While writing a recent developer journal post, I realized that I started answering questions on Stack Overflow with an actual plan—unlike how I approached Quora, which was mostly just to kill time—and haven’t really bothered to try to assess that mission. So, my hope is to deal with that in this post.
As background, while I have used Stack Overflow since the beginning—like just about every other developer—I only went to the trouble of creating my Stack Overflow account in June 2014.
I signed up, because I was thinking about opening an educational institution of some sort. I don’t remember if the goal was an unaccredited graduate program to replace Polytechnic when it withdrew from Long Island, an adult education program to help people modernize their skills, a boot camp (trendier at the time), or some entirely novel system that was probably doomed to fail. Certainly, I considered all of those options, at one time or another, but my point is that answering Stack Overflow questions was originally intended as research for that project.
That is, especially for programming, I’ve always looked at education as requiring certain parts that aren’t necessarily reflected in a formal education.
- Learn the bare minimum ideas, so that you have the capacity to hold a conversation and learn more. This is the most formal part of things, at least for introductory levels. If you’re “learning Linux” or whatever, you have grossly misunderstood the definition of “minimum.”
- Learn by doing. Work on a project and pick up whatever new ideas and techniques are required to get the project out the door as the need arises. The “basics” should be just enough to help you talk about what you’re doing and ask for help.
- Teach and/or mentor others.
- Integrate into the broader community.
There are easy solutions to the first two items on that list, and I’ve talked about the basics—the same for infrastructure—and finding a project in past posts. The third can partly be handled by requiring students to literally take on teaching or administrative duties as a part of their education—which has the added benefit of making the school sustainable—but it doesn’t scale to large numbers of students, because there aren’t enough positions to fill, unless you have an exponentially increasing student body.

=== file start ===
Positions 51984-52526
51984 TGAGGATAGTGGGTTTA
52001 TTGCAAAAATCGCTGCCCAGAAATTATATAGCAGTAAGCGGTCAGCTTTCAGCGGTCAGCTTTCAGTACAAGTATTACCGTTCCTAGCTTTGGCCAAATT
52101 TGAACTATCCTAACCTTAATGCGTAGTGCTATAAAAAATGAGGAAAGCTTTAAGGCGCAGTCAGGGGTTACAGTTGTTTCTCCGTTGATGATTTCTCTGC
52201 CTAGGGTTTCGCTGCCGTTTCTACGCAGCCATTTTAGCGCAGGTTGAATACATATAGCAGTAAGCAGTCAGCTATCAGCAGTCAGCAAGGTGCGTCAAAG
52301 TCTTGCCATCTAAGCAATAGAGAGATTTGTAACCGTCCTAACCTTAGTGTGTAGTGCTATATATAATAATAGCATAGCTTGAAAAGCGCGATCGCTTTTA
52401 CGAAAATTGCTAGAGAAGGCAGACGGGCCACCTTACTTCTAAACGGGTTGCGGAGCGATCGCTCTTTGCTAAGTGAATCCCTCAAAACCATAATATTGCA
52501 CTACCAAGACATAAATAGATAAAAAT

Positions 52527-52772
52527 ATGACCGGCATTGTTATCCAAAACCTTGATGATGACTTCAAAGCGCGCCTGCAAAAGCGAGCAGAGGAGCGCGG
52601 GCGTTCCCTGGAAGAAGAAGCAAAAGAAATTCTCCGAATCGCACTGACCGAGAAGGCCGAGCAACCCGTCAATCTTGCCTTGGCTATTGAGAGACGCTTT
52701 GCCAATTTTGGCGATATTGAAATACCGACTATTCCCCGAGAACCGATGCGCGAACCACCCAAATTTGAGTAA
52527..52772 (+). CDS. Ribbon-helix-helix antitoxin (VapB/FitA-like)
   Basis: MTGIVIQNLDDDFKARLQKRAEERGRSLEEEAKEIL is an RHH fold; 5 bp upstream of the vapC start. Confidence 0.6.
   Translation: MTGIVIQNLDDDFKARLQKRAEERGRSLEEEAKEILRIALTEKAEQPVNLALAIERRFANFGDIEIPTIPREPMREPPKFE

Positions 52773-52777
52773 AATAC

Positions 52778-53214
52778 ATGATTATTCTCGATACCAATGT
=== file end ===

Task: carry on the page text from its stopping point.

However, Stack Overflow serves as both a kind of education platform and a community hub. So, my thought was that this hypothetical school might require students increase their reputation points by a certain amount and earn certain badges, as a part of the educational process.
That’s where my account came in. My personal question was fairly simple: Is this worth it? Specifically, I wanted to know:
- Does answering questions on Stack Overflow actually prove anything?
- Is there any real benefit to the person answering questions, beyond feeling the usual satisfaction from any accomplishment?
- How easy is it to game the point system, assuming that a student isn’t outright cheating?
Fast-forward seven years and change to today. I’ve answered…hang on, by the time you read this, anything I typed might have changed, so let’s try Stack’s “flair generator,” instead.
Wow, that is utterly hideous. Why are the bolded characters not weighted right? Why is it a fixed size for the browser to figure out? Is it both pixelated and blurry? Why wouldn’t it just be an SVG? And there’s all that dead space in the middle. I’m so confused.
Anyway…I have over a hundred questions answered, dozens of badges, two asked questions, hundreds of cast votes, over 1,750 in reputation, and that reputation has put me shockingly close to the top-fifth of Stack Overflow users. And in all that time, what have I learned…?
Hey, What Have I Learned?
That’s an excellent question. And I’m not sure that I have good answers to that question, largely because I forgot to keep asking them fairly early on in the process.
However, I think I can assemble an approximate answer from the data and just thinking about my feelings toward the site.
Does Answering Questions Prove Anything?
Maybe it’s because I have a broader background than some people, but I don’t think that looking at my Stack Overflow profile will tell you much about how good a programmer I am or how well I’ve learned any specific material. There are many low-quality questions that don’t require much more effort than a web search or even just a Stack Overflow search for an identical question. Those questions seem rarer now, but you can see that many of my earliest answers almost follow a template.
As you can see in this answer from a few months ago, you can solve your problem by…
[Quote or paraphrase of the original answer, maybe with a summary of what needs to change for the problem.]
That’s useful to the person who asked the specific question, obviously, but I suspect the reason that those easy questions are less common is because Stack Overflow has figured out how to search itself, heading off the people who couldn’t find the existing answers on their own.